The pandemic as a time of conflict and solidarity in Italy
The pandemic has led to many conflicts in Italy: between Church and state, rich and poor, and different religions. How will Italy emerge from this?
This article is part of our series on the social impact of COVID-19.
In Italy, like all over the world, COVID-19 had a strong social impact. In fact, Italy was one of the first European countries to have been badly hit by the virus. According to a study published by the organisation More in Common conducted in 2020, Italy experienced a huge number of deaths due to the pandemic. These were aggravated by the fact that the Italian health system was not ready to respond to the crisis and nearly failed. Another aggravating factor was the large number of elderly in the country which increased the number of severe patients needing hospitalisation and the mortality rate.
According to the study, Italy was one of the countries in Europe that suffered the most, not only health-wise but also economically. In fact, Italy’s economy is strongly based on tourism, and this was almost completely shut down after the outbreak of the pandemic. 
Solidarity during the pandemic
At the start of the pandemic, the Italian nation showed solidarity among communities and towards doctors and nurses. People were seen singing on balconies as a sign of unity. Yet Italy felt that the European Union did not help enough during the crisis and during Italy’s most difficult days. Only after a long negotiation did Italy receive a loan and grant from the European Recovery Fund that amounted to €209 billion in total. 
The pope’s ‘Fratelli tutti’ and other acts of solidarity
Since the outburst of the pandemic, Pope Francis regularly underlined the importance of showing solidarity. In an encyclical called ‘Fratelli tutti’ – published by the pope in October 2020 – he emphasised that we should live as one large family and proposed concrete actions to overcome the COVID-19 health, economic, social, and political crisis. These actions included peace, dialogue, the strengthening of multilateralism, the fight against indifference, and the promotion of social inclusion. 
The pope also took specific actions to help the Italian people. His support of the transgender community in April 2020 is an example of his solidarity with minorities. In addition, in March 2020, Pope Francis criticised the fact that many of the poorest people in the world are ignored by those in power and donated €100,000 to the Italian branch of the church charity, Caritas, to help the poor in the COVID-19 crisis. In June 2020, Francis established a fund containing €1 million, dedicated to Roman citizens who were suffering from problems at work due to COVID-19. This mainly concerned daily workers, those with non-renewed contracts, and those who lost their jobs because of the coronavirus.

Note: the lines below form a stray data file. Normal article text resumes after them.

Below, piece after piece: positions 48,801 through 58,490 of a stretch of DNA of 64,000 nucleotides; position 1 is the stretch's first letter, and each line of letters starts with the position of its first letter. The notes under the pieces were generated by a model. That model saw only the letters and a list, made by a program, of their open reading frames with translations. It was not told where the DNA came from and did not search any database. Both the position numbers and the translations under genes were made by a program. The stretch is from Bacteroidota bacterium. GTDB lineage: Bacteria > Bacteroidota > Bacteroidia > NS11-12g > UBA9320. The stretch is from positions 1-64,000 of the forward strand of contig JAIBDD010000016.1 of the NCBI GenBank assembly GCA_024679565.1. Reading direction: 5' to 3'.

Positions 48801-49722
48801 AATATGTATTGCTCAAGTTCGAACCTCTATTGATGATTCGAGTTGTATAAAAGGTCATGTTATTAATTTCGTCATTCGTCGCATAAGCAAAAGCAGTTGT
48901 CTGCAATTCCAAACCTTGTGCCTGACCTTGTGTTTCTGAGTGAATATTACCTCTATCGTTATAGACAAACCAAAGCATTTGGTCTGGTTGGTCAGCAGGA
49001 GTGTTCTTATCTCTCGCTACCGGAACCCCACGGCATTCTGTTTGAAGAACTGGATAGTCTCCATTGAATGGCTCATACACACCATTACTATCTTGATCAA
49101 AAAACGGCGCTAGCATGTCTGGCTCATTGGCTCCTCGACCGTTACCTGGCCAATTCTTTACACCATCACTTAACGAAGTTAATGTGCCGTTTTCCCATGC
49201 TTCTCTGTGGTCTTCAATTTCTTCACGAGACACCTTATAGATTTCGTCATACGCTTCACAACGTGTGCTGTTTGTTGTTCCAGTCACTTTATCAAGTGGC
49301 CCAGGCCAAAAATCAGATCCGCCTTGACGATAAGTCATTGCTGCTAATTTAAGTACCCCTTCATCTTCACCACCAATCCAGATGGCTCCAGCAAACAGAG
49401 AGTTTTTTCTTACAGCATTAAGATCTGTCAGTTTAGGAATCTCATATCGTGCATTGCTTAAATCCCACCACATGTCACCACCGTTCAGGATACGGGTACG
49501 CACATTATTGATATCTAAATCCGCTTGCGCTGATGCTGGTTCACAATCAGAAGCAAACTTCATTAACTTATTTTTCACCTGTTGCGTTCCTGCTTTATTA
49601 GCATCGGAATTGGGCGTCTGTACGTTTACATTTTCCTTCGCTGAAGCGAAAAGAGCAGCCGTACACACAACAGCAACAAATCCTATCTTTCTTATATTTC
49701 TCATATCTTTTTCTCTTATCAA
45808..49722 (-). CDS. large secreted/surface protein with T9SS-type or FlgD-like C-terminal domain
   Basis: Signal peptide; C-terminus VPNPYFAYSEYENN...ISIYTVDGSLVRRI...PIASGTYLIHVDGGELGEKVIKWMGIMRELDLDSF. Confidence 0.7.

Conflicts between Church and state
Nevertheless, solidarity was not the only result of COVID-19 in Italy. The pandemic also brought political conflicts between the Catholic Church and the state caused by the decision of the government to close churches to avoid the spread of the pandemic.  In March 2020 for instance, Andrea Riccardi – founder of the Catholic community of Sant’Egidio – stated to be upset about the suspension of public mass. He argued that the church has always been a point of reference in times of crisis; never in the history of Italy has it happened that churches had to close. Furthermore, Riccardi claimed that people should not forget the healing power of being together to overcome this difficult situation. He finally argued that with some safety measures, masses could continue without being a cause of danger.